Rough Work in Twain

The books of Mark Twain idealize leisure.  His greatest and most beloved protagonist, Tom Sawyer, is a master of shirking off labour assigned by his aunty — and the author piles respect on his mischief.  Huckleberry Finn and Jim spend the majority of their story in a state of tense slacking: while their adventures can’t be called relaxed, they have more to do with fun and freedom than they do with the bondage of school or slavery (labour of the indentured and wholly immoral variety).  Even the author’s travel narratives espouse a lifestyle of carefree enjoyment, wandering from one exotic locale to the next in a rush of excitement and, more importantly, carefree comfort.

Of course, Twain is a writer in the American tradition of multitudes and contradiction and he does produce an alternative perspective on this heavy subject of work.  Life on the Mississippi addresses the five years or so Twain spent as a riverboat pilot.  The job required him to memorize the vast, constantly evolving body of the river — state lines would shift periodically as the Mississippi cut into banks on either side, dangerous reefs would form as the flowing water carried millions of tonnes of sediment downstream — and the only way to keep up to date on this rapidly changing geography was by checking the bulletins in the community of Pilot’s Houses in port towns along the river. A good modern equivalent of this kind of training is The Knowledge, the testing process undergone by London’s hackney carriage (“black cab”) drivers — the test of memorizing the metropolis’ every twist and turn takes an average of twelve attempts over three years; though London cabbies driving around the city on their scooters, studying their mounted maps, don’t have to worry about bringing a whole ship of passengers and an entire load of cargo along for the pretty hairy training experience.

Twain describes piloting as a science, one that requires noble practitioners: “Your true pilot cares nothing about anything on earth but the river, and his pride in his occupation surpasses the pride of kings.”  The author’s description of selfless devotion to hard work prefigures the modern concept of “flow.”  Mihaly Csikszentmihalyi defined “flow” as he researched artists and painters in the eighties and 90s to discover how individuals lose themselves in their work: Csikzentmihalyi and his team discovered that people captivated by their performance of a task — such as piloting — receive an overwhelming sense of joy, lose self-conscious reflection, and gain an instrinsic sense of reward from the work at hand.  Twain explored this concept of immersive labour in a rather sideways fashion. Tom Sawyer used the conventional understanding of flow to con an acquaintance into whitewashing a fence:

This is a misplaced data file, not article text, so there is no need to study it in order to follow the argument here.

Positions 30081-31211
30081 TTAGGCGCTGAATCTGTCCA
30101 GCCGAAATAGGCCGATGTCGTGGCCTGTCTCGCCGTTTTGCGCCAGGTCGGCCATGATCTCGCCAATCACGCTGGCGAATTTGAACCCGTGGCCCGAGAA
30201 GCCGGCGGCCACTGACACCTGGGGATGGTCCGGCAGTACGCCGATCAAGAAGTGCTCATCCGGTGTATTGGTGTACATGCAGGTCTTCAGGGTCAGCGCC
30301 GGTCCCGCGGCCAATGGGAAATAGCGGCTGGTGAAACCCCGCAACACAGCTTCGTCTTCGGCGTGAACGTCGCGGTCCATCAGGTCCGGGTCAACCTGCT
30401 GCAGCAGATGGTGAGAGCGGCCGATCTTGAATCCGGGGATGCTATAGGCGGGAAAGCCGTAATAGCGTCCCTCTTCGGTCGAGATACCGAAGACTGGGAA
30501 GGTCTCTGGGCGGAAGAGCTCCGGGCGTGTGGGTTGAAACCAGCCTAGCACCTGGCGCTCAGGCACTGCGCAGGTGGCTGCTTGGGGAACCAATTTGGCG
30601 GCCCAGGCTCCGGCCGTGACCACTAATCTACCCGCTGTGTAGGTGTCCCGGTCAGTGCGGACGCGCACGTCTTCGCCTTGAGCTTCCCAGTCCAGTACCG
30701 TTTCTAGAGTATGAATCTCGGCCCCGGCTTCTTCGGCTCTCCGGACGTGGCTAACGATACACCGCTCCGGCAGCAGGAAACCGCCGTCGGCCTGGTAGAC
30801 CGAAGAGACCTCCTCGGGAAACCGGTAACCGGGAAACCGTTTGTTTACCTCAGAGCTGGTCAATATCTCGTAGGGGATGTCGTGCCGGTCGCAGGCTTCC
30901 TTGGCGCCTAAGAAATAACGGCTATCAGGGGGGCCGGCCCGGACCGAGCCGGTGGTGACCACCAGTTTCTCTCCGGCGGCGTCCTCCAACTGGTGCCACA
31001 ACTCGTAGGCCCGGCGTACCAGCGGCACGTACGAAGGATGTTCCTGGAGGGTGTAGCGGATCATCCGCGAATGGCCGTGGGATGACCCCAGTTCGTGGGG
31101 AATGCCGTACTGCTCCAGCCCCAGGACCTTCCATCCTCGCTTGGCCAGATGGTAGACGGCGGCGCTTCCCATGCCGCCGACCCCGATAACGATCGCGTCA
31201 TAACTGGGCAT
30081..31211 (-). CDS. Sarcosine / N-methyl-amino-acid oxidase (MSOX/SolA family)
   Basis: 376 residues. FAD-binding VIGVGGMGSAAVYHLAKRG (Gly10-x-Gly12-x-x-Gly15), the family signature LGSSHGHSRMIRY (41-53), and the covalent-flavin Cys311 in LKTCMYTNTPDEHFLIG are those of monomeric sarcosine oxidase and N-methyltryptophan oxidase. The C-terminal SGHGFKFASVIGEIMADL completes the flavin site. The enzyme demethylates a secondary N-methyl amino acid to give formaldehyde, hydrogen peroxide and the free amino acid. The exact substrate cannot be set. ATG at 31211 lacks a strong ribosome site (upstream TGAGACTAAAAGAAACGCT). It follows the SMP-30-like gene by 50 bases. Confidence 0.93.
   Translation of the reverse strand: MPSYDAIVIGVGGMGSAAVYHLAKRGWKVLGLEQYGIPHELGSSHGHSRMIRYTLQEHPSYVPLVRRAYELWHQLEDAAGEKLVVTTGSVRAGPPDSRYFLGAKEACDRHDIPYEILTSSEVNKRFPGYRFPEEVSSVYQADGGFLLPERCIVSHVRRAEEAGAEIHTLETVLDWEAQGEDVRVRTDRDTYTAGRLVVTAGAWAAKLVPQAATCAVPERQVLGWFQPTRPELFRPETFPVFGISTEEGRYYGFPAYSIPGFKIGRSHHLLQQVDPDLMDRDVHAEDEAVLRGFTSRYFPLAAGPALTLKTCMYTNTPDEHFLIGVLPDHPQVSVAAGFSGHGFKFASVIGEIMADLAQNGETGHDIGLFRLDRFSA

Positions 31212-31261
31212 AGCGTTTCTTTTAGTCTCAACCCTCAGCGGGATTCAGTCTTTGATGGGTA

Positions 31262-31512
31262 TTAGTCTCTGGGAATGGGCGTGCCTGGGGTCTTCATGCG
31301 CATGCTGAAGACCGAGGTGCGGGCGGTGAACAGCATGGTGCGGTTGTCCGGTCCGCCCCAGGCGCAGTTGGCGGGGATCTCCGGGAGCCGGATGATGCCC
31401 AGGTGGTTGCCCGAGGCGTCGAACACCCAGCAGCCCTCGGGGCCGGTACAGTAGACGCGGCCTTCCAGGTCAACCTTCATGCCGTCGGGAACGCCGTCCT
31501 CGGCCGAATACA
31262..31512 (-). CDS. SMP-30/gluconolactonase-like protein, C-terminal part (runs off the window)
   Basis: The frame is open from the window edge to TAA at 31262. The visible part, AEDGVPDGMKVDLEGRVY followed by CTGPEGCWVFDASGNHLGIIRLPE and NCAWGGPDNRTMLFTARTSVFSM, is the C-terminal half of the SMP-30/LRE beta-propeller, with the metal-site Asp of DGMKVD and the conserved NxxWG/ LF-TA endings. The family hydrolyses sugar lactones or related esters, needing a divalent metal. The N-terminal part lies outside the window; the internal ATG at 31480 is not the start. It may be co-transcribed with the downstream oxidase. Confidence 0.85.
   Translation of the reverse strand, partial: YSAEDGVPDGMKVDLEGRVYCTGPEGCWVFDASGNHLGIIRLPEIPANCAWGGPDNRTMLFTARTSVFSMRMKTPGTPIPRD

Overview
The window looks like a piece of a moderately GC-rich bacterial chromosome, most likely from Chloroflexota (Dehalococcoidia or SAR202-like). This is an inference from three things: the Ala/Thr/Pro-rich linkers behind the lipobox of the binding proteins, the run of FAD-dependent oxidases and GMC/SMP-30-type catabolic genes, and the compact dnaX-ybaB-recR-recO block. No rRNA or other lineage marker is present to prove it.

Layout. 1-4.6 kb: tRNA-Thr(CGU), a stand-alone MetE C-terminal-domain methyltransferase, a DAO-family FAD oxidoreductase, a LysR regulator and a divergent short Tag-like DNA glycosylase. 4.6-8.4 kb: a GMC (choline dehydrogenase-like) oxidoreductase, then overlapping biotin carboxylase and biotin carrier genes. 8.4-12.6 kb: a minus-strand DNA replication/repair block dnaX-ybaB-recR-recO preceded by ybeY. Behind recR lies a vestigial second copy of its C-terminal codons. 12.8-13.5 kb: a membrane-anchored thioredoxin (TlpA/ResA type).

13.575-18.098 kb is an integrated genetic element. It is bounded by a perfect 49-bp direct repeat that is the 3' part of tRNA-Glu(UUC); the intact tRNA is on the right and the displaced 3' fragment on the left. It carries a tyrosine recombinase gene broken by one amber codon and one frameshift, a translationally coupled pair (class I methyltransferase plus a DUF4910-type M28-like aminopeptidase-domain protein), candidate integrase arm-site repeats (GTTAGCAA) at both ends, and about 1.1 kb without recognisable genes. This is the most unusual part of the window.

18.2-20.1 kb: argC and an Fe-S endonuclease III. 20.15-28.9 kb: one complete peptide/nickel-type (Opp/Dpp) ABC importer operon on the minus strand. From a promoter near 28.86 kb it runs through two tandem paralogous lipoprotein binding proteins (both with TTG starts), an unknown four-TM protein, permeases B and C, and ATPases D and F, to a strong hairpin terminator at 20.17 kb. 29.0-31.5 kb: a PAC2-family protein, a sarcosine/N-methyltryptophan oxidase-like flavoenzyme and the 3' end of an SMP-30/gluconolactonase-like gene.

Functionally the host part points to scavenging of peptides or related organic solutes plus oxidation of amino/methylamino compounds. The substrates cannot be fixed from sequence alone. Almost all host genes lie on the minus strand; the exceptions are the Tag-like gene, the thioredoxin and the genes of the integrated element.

“Hello, old chap, you got to work, hey?”

Tom wheeled suddenly and said:

“Why, it’s you, Ben! I warn’t noticing.”

“Say – I’m going in a-swimming, I am. Don’t you wish you could? But of course you’d druther work – wouldn’t you? Course you would!”

Tom contemplated the boy a bit, and said:

“What do you call work?”

“Why, ain’t that work?”

Tom resumed his whitewashing, and answered carelessly:

“Well, maybe it is, and maybe it ain’t. All I know, is, it suits Tom Sawyer.”

“Oh come, now, you don’t mean to let on that you like it?”

The brush continued to move.

“Like it? Well, I don’t see why I oughtn’t to like it. Does a boy get a chance to whitewash a fence every day?”

That put the thing in a new light. Ben stopped nibbling his apple. Tom swept his brush daintily back and forth – stepped back to note the effect – added a touch here and there – criticised the effect again – Ben watching every move and getting more and more interested, more and more absorbed. Presently he said:

“Say, Tom, let me whitewash a little.”

-The Adventures of Tom Sawyer, Chapter Two, 1876

Even the author’s chief layabout knows what flow is supposed to be — enough to cast the task at hand off to his gullible friend.

Leisure and work go hand in hand; and while Mark Twain often appears more in love with ease, his understanding of and admiration for motivated, rewarding labour is one of the things I most admire about his tales.  He sees work as a journey that moves along with life, like a steamboat churning its wheels within the vast environment of the Mississippi.  Labour at its most triumphant is a tireless embrace of a rapidly changing future.


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